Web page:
Anthony Devroye, professor of viola at the NIU School of Music, and guest pianist Daniel Schlosberg, from the University of Notre Dame, present a recital titled “Viola Century,” Tuesday, September 24, at 8 p.m. in the NIU Recital Hall.  The program features three sonatas from the 1919 Berkshire Music Festival Competition, which prompted the creation of dozens of new works for viola and piano and helped launch the often-neglected viola as a solo instrument.

Anthony Devroye

Anthony Devroye, professor of viola, Northern Illinois University

The 1919 competition came at a time of fascinating intersection between different threads of social and cultural transformation, with the end of the Great War overseas and the push for women’s suffrage at home.  The contest, open to composers from Allied and neutral countries with musical scores submitted anonymously, came to a head when the six-man jury deadlocked between two final entrants.  Elizabeth Sprague Coolidge, the patron of the competition (though not an official juror) was called on to cast a tie-breaking vote, and went in favor of a Suite for Viola and Piano, which was revealed to be the work of noted Swiss composer Ernest Bloch.  So impressed were the jury by the other finalist (from among 72 entries) that they demanded to know the composer’s identity, and were floored to learn that the Sonata that had captivated them was the work of an English woman, Rebecca Clarke.  Both works received their world premiere performances at the Berkshire Festival (now known as Tanglewood, and still a musical Mecca) over the weekend of September 25, 1919.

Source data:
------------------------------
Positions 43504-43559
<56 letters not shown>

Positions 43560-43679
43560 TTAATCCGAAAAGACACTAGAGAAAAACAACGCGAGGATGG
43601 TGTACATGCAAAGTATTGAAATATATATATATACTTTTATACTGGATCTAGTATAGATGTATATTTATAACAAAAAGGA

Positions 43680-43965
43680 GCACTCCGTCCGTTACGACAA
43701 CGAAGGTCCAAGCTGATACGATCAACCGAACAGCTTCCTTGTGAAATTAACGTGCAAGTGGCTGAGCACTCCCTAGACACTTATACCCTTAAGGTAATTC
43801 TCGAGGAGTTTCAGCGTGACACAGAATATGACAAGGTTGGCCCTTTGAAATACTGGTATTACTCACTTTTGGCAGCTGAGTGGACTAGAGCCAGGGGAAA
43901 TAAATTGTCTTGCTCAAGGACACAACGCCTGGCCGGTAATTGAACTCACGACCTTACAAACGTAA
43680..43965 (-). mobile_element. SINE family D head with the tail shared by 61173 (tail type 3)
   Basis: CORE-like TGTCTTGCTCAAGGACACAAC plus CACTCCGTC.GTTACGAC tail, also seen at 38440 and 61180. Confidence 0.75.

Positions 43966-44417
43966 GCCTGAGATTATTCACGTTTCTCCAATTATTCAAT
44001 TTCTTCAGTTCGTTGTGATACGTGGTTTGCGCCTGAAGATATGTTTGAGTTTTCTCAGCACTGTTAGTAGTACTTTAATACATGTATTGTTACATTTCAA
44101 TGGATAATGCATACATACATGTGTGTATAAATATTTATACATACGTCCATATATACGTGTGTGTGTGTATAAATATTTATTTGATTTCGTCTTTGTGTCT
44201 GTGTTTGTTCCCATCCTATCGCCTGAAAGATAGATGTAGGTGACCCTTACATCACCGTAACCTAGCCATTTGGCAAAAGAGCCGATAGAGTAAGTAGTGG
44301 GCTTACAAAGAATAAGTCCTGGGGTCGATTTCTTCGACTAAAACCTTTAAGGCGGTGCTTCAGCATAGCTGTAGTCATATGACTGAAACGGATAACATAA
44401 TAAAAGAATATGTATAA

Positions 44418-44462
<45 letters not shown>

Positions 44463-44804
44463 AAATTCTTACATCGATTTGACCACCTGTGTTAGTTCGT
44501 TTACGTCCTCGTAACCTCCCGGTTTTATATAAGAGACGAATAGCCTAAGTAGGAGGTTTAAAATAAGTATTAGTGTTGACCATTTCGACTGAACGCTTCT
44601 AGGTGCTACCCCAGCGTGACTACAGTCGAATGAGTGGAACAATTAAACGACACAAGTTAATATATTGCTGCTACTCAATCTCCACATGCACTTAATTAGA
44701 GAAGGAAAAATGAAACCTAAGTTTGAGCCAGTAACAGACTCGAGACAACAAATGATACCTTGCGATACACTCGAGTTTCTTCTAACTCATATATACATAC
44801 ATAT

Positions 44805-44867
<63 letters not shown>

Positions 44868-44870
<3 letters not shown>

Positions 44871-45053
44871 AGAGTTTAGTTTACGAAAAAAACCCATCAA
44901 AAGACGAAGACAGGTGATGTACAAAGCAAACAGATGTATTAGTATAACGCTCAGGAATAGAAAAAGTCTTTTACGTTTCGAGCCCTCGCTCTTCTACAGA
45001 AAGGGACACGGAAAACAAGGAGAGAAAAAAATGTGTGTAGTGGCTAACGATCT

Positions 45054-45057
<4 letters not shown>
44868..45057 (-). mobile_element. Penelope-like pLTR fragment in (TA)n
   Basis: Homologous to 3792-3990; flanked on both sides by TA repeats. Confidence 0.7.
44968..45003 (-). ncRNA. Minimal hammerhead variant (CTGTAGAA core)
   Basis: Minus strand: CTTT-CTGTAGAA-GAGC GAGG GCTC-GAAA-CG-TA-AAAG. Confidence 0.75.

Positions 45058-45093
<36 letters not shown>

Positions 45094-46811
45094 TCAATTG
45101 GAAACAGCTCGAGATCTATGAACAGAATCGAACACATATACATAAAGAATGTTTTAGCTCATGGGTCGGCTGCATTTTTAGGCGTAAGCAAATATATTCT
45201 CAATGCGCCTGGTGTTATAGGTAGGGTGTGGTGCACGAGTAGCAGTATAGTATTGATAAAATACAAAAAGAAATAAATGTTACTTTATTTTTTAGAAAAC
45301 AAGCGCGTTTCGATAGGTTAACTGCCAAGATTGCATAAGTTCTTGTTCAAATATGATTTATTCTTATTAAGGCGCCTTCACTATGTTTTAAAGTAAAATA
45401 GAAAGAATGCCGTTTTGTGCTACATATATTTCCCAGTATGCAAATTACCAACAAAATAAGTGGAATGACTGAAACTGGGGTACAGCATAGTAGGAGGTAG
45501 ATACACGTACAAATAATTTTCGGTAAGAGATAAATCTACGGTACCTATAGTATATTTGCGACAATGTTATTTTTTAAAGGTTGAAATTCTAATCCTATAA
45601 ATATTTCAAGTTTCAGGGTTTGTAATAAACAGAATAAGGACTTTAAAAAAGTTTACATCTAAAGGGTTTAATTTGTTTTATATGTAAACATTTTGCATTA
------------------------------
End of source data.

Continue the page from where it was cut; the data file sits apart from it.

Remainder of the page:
In addition to performing the two works above (both still repertoire favorites for the instrument), Devroye and Schlosberg will open the program with a little-known Sonata by Belgian composer Joseph Ryelandt, also presumed to have been an entrant in the 1919 competition.  Written in an appealingly conservative (for the time) late-Romantic style, Ryelandt’s Sonata fills a void in the viola repertoire (which has so few recital works from before the 20th century), though it did not capture the jury’s imagination as the more forward-looking Bloch and Clarke works did.

Devroye and Schlosberg will repeat this program in October at the University of Notre Dame, and in December on a live radio broadcast on WFMT-Chicago.

More background about the 1919 Berkshire Competition and the music on this program.

Anthony Devroye (viola) and Daniel Schlosberg (piano)
“Viola Century”

Tues., Sept. 24, 8 p.m.
NIU Recital Hall, NIU Music Building
Tickets: $5 adults, $3 students